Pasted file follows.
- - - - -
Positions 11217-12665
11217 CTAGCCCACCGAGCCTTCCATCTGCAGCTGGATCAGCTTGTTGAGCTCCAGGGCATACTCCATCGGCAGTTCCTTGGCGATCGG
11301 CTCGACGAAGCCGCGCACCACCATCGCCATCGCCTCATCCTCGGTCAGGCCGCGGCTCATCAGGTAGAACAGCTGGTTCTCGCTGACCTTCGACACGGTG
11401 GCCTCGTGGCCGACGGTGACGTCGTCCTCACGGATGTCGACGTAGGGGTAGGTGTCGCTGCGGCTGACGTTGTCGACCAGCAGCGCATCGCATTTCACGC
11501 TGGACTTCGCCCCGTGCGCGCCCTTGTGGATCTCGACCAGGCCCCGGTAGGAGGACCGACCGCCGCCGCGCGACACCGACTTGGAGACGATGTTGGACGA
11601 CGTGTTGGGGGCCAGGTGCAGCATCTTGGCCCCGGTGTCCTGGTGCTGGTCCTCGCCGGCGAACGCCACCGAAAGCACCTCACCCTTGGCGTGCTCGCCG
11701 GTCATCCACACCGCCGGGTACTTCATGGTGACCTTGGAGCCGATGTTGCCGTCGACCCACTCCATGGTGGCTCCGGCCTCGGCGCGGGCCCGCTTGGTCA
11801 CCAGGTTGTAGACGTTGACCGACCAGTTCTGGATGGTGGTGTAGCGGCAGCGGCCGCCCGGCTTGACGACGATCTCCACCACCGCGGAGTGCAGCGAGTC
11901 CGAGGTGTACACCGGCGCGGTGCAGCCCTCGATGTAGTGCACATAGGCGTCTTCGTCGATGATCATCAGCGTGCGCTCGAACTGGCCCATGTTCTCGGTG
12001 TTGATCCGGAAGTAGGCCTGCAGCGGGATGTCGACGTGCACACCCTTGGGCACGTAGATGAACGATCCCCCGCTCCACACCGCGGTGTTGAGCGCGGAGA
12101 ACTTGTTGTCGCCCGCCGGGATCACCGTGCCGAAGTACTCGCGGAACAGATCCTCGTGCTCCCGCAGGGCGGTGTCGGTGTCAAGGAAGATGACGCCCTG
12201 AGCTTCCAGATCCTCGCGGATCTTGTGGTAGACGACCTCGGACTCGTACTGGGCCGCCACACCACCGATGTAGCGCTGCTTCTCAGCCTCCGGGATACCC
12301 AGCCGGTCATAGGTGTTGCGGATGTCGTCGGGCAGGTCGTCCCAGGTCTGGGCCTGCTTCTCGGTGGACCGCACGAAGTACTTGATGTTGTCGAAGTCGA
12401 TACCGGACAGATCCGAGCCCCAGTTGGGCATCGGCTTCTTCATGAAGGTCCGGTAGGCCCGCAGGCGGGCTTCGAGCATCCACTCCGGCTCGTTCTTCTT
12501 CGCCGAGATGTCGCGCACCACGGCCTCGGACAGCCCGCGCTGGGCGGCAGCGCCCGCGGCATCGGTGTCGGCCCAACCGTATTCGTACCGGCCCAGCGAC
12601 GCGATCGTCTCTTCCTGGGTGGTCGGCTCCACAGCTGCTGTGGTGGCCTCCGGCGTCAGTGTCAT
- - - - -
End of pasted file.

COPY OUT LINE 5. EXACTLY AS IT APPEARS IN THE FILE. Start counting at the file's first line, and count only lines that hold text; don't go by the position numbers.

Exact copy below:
11501 TGGACTTCGCCCCGTGCGCGCCCTTGTGGATCTCGACCAGGCCCCGGTAGGAGGACCGACCGCCGCCGCGCGACACCGACTTGGAGACGATGTTGGACGA